Seth Kroeck and Maura Bannon, managers of Brunswick’s Crystal Spring Farm, have announced the receipt of a $250,000 grant under USDA’s Value Added Producer Grant Program. The grant provides funds for processing and marketing costs of value-added agricultural products, such as Crystal Spring’s organic carrots and blueberries.

“This grant is a major shot in the arm as we expand our sales of carrots into New England retailers, independent grocers, and local schools as well as our production and sales of frozen blueberries and packaged conserves,” said Kroeck.

Kroeck and Bannon have been growing organic carrots since 2004 and organic blueberries since 2014. Over the last decade, Crystal Spring became the largest Community Supported Agriculture (CSA) farm in Maine, according to a news release.  In 2018, they grew over 160 varieties of vegetables and served over 600 members from the Midcoast to Portland.

In 2019, Crystal Spring changed their business model, moving from a CSA to establishing a value-added business based on two organic commodities, fresh carrots and wild blueberries. Their decision was based on changes in the long-term viability of CSAs and continued difficulty finding sufficient farm labor.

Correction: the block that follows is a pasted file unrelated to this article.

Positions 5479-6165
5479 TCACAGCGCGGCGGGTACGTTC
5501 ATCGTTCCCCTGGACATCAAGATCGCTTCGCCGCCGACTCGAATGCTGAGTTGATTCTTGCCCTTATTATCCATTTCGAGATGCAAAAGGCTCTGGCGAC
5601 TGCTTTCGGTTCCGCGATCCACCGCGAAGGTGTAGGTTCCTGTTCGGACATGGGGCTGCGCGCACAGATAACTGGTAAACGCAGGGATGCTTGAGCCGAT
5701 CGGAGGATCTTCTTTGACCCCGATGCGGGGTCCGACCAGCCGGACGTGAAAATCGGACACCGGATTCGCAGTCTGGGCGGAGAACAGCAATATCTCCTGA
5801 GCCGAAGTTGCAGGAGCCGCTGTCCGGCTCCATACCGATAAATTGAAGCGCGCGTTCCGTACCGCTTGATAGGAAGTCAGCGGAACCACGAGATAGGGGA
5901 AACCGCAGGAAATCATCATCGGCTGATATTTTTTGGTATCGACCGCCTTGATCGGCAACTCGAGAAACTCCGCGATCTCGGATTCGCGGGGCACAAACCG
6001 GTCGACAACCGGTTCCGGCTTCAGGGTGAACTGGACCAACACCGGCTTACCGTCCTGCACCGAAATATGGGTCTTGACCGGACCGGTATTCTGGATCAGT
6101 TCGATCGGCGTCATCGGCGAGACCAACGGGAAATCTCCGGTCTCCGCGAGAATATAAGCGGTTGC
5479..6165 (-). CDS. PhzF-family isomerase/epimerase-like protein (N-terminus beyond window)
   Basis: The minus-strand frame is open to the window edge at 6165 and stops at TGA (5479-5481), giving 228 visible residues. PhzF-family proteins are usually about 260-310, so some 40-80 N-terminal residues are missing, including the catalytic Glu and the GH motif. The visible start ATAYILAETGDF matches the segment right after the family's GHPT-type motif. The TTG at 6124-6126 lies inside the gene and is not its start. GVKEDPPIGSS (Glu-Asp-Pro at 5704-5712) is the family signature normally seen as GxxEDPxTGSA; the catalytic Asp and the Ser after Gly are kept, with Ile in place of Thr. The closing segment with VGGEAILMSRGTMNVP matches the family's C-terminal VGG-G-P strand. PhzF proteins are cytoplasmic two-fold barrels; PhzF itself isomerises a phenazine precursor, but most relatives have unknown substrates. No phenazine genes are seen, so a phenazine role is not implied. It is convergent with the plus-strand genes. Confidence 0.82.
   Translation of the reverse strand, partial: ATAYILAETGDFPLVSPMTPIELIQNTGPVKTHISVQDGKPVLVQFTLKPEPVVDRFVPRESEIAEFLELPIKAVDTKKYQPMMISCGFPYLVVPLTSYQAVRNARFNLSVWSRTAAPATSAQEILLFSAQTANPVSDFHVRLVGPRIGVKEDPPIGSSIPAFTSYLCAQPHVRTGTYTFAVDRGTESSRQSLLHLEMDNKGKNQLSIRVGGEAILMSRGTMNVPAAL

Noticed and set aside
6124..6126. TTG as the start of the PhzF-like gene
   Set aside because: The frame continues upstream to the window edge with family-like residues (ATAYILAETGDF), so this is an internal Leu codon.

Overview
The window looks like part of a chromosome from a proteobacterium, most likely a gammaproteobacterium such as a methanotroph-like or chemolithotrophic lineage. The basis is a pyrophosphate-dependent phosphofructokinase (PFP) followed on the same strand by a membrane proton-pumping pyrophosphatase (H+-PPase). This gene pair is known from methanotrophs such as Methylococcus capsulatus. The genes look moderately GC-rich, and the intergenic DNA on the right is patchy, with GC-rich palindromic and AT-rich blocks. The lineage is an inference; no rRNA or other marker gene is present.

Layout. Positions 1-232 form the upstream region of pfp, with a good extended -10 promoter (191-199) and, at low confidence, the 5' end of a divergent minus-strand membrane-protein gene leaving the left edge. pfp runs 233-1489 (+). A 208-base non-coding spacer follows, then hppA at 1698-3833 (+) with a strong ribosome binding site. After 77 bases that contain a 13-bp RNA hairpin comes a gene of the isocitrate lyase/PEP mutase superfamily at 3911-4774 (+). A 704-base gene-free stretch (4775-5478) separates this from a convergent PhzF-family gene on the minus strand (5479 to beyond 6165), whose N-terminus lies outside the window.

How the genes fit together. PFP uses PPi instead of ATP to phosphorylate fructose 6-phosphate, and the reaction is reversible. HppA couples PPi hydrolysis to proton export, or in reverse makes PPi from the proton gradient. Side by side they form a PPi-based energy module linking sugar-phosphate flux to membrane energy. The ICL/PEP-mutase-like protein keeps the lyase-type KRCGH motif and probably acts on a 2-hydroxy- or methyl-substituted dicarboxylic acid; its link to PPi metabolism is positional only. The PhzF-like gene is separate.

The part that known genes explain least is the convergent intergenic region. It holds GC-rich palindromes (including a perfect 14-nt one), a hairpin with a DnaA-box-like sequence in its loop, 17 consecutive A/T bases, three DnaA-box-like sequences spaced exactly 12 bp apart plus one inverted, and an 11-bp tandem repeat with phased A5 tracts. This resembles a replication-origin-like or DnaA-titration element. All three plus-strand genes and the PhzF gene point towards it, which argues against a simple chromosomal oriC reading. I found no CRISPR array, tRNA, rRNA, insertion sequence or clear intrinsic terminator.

“We loved our place in the community but it was time to make a change both for the success of the business and our family,” Bannon said.

Prior to the grant, the farm invested in mechanical carrot and blueberry harvesters, cooling and freezing capacity and an automated weigher/bagger. This equipment increases efficiency and allows them to compete locally with organic carrots from the west coast.

Seth Kroeck, his wife Maura, and their two children moved onto Crystal Spring Farm in 2004. The 320-acre organic farm is owned by the Brunswick-Topsham Land Trust. Seth Kroeck has a 50-year lease on 115 acres of agricultural land and farm buildings along with a separate lease from a local family for 72 acres of wild blueberries.

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